KANSAS CITY, Kan. -- Kay Hansen celebrated at the end of her fight, raising her arms in the air. Yes, she won her strawweight fight over Liana Pirosin to open Friday night's Invicta Phoenix Series 3 card, but in doing so, she also made history: Hansen became the first fighter in modern United States MMA history to win a bout with real-time scoring.
The scoring system meant that after every round, both corners were told how each of the three judges scored the bout, giving the fighters a sense of where they stood.
Hansen won by unanimous decision, with all three judges scoring it 30-27.
Before the fight, Hansen said she "wanted to improve something that we've kind of been doing for a long time," but like many fighters she wasn't sure how it would work. After her victory, Hansen said she liked knowing "the reality of the situation."
With open-scoring being used Friday night, both fighters knew how the judges scored the previous five minutes of action within 30 seconds of the horn signifying the end of each round. Many of the fighters, trainers and judges that ESPN spoke with throughout the Invicta FC card praised the new system. Some suggested tweaks about how the numbers could be shown but believed it could be the future of the sport.
"So I think that it's a step up for the MMA world," said Julija Stoliarenko, who won the Invicta bantamweight title by split decision in the main event. "Honestly, in my case, my coaches told me after the fourth round that I'm winning.
"But I still was going for a fifth round, that I don't care, I want to finish that. So it's always up to fighters, whether they want to finish or not. I think that was a good thing for me, because as you've seen, it was a split decision. How the hell is it a split decision? I don't know how it's a split decision."
The new system didn't eliminate frustrations about how judges saw the fight, which illustrates the point of having open scoring. The Kansas Athletic Commission chose to do this so fighters would always understand where they stood in a fight -- something that wasn't available to MMA fighters in the U.S. until Friday.
"This is not to fix bad judging," Adam Roorbach, the executive director of the Kansas Athletic Commission, said during the fighter's meeting Thursday. "This is not for anything [like that]. At least you know the score. In my opinion, and in our commission's opinion, fighters, you guys literally have your careers and lives on the line here.
"You deserve to know the score."
At least one high-profile fighter agreed. UFC star Max Holloway came to old-school Memorial Hall to see history be made, and to facilitate an understanding of how real-time scoring would work.
Holloway and his team sat cage-side, holding on to a screen that showed him updates of how the judges scored the fights he was watching in the ring as soon as they were entered into the system. It was the same type of scoring the coaches of fighters were seeing on two tablets held up by Kansas Athletic Commission employees after every round.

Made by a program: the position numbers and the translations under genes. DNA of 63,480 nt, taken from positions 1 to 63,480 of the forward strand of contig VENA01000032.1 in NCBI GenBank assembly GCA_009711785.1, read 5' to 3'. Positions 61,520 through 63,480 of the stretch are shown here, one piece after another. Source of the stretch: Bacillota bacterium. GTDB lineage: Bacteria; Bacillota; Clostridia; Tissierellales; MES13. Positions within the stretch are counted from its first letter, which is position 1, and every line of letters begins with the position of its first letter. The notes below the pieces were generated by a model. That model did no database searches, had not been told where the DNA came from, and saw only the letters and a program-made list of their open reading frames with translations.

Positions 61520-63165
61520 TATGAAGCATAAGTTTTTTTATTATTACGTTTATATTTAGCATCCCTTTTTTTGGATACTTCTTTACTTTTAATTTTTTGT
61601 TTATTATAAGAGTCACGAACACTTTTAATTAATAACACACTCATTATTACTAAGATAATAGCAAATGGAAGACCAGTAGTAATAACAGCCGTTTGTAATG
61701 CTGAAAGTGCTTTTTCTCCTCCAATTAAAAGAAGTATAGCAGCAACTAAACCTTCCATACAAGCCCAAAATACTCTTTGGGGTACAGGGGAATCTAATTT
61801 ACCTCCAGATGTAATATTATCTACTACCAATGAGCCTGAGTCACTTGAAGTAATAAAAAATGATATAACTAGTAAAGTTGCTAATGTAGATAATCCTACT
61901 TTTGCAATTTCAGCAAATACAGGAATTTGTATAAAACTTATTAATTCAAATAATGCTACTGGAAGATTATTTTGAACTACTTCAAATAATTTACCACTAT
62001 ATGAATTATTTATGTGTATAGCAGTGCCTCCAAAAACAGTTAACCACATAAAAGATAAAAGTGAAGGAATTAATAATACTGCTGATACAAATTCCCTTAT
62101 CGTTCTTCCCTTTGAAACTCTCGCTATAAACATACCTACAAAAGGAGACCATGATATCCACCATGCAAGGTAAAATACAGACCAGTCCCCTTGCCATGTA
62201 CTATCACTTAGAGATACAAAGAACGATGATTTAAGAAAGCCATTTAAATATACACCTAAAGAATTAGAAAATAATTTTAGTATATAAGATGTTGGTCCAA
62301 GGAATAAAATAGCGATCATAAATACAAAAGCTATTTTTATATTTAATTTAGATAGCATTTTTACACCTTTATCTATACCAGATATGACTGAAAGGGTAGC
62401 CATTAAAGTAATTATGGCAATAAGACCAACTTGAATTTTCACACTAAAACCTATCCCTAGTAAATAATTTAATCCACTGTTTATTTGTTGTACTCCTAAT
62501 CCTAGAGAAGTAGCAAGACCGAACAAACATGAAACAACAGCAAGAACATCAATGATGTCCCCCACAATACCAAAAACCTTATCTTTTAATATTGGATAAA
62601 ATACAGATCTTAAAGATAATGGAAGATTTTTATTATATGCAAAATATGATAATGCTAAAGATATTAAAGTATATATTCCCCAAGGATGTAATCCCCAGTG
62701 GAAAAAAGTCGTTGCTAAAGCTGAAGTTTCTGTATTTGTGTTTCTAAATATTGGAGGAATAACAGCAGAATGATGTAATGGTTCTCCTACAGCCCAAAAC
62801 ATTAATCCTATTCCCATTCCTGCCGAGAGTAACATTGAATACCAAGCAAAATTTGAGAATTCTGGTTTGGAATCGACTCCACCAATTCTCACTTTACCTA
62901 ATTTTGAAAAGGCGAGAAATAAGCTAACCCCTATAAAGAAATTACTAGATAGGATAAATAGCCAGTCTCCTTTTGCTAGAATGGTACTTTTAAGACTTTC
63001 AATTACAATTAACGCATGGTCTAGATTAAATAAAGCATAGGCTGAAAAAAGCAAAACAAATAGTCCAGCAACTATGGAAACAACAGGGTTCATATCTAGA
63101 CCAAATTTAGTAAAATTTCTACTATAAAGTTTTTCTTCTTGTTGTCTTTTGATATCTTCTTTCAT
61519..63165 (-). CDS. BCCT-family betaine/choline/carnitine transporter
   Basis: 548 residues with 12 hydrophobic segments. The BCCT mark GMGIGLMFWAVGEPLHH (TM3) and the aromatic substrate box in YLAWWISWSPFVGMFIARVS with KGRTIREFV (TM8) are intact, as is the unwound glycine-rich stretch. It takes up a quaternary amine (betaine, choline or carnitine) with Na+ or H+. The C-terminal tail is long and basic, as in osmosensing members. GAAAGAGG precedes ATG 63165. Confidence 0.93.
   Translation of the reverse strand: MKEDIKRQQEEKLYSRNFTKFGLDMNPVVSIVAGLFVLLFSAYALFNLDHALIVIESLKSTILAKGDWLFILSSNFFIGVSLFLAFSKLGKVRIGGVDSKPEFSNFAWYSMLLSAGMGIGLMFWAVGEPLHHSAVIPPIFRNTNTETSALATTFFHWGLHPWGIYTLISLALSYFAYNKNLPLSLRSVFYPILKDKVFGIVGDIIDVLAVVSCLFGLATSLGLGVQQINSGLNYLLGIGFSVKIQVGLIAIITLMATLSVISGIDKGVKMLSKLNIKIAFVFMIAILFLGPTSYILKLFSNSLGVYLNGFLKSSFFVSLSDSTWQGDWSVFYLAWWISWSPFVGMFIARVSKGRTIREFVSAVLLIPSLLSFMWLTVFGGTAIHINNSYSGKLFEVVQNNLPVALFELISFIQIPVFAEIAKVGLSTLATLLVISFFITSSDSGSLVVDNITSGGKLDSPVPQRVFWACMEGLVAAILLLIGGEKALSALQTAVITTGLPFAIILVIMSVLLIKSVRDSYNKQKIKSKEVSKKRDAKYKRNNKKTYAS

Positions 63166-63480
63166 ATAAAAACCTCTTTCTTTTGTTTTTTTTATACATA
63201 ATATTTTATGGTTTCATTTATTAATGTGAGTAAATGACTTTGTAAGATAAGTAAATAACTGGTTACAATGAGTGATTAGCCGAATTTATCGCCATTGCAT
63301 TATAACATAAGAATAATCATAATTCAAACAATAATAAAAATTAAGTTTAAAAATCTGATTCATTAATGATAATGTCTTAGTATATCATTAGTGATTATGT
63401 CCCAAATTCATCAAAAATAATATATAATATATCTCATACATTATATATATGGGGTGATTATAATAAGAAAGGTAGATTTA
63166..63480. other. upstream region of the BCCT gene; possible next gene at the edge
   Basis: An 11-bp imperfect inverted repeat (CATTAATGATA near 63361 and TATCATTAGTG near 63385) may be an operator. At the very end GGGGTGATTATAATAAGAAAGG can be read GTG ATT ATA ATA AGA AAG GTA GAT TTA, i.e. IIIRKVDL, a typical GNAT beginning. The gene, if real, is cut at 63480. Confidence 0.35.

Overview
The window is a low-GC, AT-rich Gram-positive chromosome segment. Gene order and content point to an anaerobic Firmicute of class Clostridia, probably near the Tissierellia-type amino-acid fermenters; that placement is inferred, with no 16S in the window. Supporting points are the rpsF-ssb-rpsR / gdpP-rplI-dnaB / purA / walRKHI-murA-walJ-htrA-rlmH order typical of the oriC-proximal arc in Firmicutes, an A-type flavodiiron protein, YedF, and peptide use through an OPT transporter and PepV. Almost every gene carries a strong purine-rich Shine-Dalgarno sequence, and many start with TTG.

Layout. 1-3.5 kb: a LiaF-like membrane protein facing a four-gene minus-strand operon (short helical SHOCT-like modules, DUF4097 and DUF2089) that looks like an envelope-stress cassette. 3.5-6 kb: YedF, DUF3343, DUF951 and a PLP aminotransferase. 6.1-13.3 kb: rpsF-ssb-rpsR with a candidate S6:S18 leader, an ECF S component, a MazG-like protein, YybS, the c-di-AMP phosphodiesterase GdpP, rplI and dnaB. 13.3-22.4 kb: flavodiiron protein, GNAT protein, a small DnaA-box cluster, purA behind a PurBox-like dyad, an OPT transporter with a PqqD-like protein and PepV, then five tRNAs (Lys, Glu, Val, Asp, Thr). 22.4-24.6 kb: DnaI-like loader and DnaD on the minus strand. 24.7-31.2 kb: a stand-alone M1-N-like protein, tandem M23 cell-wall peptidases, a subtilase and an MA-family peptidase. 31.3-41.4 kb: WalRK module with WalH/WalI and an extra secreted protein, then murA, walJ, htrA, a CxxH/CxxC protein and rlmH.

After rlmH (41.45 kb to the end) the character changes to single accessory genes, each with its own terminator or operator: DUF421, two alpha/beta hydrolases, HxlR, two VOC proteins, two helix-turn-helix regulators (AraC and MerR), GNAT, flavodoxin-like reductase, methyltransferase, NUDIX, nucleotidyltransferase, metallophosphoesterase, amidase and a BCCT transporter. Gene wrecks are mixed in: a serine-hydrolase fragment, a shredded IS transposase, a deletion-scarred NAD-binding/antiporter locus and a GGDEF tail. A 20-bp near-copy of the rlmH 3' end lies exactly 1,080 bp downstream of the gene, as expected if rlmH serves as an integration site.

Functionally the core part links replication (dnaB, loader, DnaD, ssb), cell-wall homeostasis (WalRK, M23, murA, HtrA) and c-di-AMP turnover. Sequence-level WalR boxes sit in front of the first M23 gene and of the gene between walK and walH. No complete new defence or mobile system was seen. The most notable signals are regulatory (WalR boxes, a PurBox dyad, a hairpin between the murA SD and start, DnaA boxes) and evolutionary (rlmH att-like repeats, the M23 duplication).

The scoring was less clear for the fans, who had to count on Invicta's broadcast flashing the scores for 15 seconds at the start of a round.
Those, though, were really the only negatives about the experiment. Holloway himself wasn't totally sure how it would end up, just that they "need to try this stuff" to curb constant complaining from fighters about poor decisions. It gives fighters and corners a little more predictable point of view.
"I like it," Holloway told ESPN postfight. "Just like anything new, you just got to keep trying it. This is a small test. This is Test 1. Hopefully bigger events can do it, hopefully a little bit bigger events than this, a UFC event, imagine them seeing the score and the crowd disagreeing. Screaming once they see it.
"I think it went well, but it's very small and it's going to take a while. These things, Rome wasn't built in a day, so at the end of the day, that's what we do. I think we take baby steps but this baby step was in the right direction."
Here's how they approached it: At the end of each round, Roorbach received the scores from the three judges. He then typed the scores on his computer into a Google spreadsheet doc -- an idea conceived by one of his employees, 25-year-old Alejandra Prieto.
Prieto also was one of the two inspectors in charge of holding the Samsung tablets in front of the cage, behind the head of the fighter. That way, the fighter's coaches could see the tablet with about 25 seconds left between rounds, giving the coaches enough time to decide whether they wanted to pass along the score to their fighters.
In case of potential technical hang-ups, Prieto also had inspector Thomas McCulloch next to him writing scores on a piece of paper to rush to the inspectors if needed.
They tested the equipment over and over before the fight and offered run-throughs with any fighter or corner that wanted it. Hansen's team was one of the few to take him up on the offer.
Roorbach said the real-time scoring went off even better than he could have imagined. No glitches. Few complaints. And possibly the beginning of a significant conversation in the MMA world about the future of scoring.
"For the system we were using tonight," Roorbach said, "it went as good as it could have."